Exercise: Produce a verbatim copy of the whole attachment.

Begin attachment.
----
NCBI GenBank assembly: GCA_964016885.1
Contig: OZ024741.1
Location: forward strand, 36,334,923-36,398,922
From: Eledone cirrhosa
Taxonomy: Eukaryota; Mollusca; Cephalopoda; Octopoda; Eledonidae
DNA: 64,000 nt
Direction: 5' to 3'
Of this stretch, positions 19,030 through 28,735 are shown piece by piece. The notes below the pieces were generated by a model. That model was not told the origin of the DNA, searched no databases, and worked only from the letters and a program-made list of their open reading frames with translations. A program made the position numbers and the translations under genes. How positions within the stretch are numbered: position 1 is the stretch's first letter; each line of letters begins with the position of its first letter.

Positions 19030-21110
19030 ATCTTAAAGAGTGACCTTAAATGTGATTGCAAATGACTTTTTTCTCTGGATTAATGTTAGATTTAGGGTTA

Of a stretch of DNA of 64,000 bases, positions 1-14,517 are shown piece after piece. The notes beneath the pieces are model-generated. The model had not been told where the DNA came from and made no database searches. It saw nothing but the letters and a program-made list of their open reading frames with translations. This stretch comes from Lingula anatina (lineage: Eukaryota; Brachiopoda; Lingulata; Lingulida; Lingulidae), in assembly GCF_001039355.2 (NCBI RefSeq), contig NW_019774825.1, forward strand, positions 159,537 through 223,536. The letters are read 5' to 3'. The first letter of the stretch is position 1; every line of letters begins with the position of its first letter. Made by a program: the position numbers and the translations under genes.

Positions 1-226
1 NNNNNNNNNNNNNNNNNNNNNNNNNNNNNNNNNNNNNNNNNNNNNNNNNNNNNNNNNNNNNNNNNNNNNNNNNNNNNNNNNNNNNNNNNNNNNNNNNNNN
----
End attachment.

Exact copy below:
NCBI GenBank assembly: GCA_964016885.1
Contig: OZ024741.1
Location: forward strand, 36,334,923-36,398,922
From: Eledone cirrhosa
Taxonomy: Eukaryota; Mollusca; Cephalopoda; Octopoda; Eledonidae
DNA: 64,000 nt
Direction: 5' to 3'
Of this stretch, positions 19,030 through 28,735 are shown piece by piece. The notes below the pieces were generated by a model. That model was not told the origin of the DNA, searched no databases, and worked only from the letters and a program-made list of their open reading frames with translations. A program made the position numbers and the translations under genes. How positions within the stretch are numbered: position 1 is the stretch's first letter; each line of letters begins with the position of its first letter.

Positions 19030-21110
19030 ATCTTAAAGAGTGACCTTAAATGTGATTGCAAATGACTTTTTTCTCTGGATTAATGTTAGATTTAGGGTTA

Of a stretch of DNA of 64,000 bases, positions 1-14,517 are shown piece after piece. The notes beneath the pieces are model-generated. The model had not been told where the DNA came from and made no database searches. It saw nothing but the letters and a program-made list of their open reading frames with translations. This stretch comes from Lingula anatina (lineage: Eukaryota; Brachiopoda; Lingulata; Lingulida; Lingulidae), in assembly GCF_001039355.2 (NCBI RefSeq), contig NW_019774825.1, forward strand, positions 159,537 through 223,536. The letters are read 5' to 3'. The first letter of the stretch is position 1; every line of letters begins with the position of its first letter. Made by a program: the position numbers and the translations under genes.

Positions 1-226
1 NNNNNNNNNNNNNNNNNNNNNNNNNNNNNNNNNNNNNNNNNNNNNNNNNNNNNNNNNNNNNNNNNNNNNNNNNNNNNNNNNNNNNNNNNNNNNNNNNNNN